"He takes it personally when he sees good athletes walking around the halls not doing anything," wrestler Abe Porter said after the Bulldogs won the Class 123A state wrestling tournament in 1997. "And he's a good smooth-talker."

Former Nikiski assistant principal Don Glaze, Nikiski basketball coach Reid Kornstad and former Nikiski track coach Jim Arness have all called Gillaspie the Pied Piper for the way athletes would flock to the sports he coached.

The Pied Piper effect was first seen in wrestling, a sport for which Gillaspie was the head coach for six years.

The year before Gillaspie got to Nikiski, the 1993-94 school year, there were about 10 Bulldogs in the mat room. In Gillaspie's first year, there were about 18. By his third year, numbers had ballooned to 40 and Nikiski was winning the first of what would be four straight state championships under Gillaspie's tenure.

"It's just a cycle of kids," Gillaspie would always say, shrugging off the accomplishment like his new Southeast neighbors shrug off rain. "I'm not going to sit here and say I'm the one who caused it."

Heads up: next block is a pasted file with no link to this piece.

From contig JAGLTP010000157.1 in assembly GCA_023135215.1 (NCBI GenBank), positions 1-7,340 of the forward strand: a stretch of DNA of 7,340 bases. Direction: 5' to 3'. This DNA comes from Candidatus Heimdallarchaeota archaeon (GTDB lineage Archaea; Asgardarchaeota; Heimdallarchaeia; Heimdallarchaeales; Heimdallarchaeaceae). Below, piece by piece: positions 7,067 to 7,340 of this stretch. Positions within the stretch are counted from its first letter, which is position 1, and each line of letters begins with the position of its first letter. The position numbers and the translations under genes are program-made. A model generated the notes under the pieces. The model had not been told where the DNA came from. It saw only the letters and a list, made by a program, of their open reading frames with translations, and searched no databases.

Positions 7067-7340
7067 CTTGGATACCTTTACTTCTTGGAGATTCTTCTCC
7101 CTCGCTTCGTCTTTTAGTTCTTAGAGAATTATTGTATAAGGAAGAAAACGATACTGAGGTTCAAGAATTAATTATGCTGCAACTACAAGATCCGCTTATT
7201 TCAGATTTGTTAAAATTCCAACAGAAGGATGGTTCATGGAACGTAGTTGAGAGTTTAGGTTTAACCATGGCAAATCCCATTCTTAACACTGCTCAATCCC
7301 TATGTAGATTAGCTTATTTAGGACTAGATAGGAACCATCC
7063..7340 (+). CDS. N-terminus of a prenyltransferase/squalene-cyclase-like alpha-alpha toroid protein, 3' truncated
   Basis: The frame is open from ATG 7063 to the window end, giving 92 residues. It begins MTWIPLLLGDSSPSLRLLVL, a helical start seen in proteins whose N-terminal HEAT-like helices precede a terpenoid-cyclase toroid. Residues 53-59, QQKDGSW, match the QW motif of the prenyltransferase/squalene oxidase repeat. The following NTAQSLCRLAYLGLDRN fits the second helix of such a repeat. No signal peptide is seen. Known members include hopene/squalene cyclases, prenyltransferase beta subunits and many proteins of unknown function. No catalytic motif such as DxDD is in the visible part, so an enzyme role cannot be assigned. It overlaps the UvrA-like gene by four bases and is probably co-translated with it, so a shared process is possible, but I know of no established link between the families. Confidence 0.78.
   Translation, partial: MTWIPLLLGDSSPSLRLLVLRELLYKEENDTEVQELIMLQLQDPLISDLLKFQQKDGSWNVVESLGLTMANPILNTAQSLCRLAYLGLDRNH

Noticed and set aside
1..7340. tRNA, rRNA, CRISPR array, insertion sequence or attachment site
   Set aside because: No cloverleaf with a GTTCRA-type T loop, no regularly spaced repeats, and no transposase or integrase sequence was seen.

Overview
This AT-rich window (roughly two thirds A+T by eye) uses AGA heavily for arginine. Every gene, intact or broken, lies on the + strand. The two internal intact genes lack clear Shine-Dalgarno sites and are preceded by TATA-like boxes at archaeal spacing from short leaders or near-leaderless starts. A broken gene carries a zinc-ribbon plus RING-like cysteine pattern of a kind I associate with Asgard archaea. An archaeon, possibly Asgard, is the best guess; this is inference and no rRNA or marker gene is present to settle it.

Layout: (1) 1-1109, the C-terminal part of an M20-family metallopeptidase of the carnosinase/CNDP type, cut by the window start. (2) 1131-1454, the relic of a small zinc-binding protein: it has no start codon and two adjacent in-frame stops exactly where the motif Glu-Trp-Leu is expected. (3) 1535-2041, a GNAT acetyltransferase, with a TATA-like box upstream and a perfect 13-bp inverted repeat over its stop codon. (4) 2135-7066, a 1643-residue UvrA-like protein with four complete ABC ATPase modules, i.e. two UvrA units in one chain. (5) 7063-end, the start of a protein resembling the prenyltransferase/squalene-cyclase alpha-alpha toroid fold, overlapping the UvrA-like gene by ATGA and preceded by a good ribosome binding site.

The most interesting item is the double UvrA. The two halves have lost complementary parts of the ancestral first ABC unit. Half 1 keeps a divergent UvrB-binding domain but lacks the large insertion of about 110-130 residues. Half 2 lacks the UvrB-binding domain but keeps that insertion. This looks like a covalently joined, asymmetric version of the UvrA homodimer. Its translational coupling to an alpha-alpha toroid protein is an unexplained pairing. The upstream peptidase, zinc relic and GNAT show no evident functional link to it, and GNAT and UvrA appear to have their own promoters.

But plenty of other people will, among them Glaze, Kornstad and Arness.

As a teacher of health, physical education and weight training for grades seven through 12, Gillaspie used his wacky blend of charisma, humor and honesty to become a special athletic mentor to students.

How special?

Each week during the prep season here at the Clarion, we do a feature on a high school athlete. When I do my features, I ask each athlete who would be a good source for their story.

Time after time, Nikiski athletes, even those who'd never had Gillaspie as a head coach, would suggest that I talk to Gillaspie about them.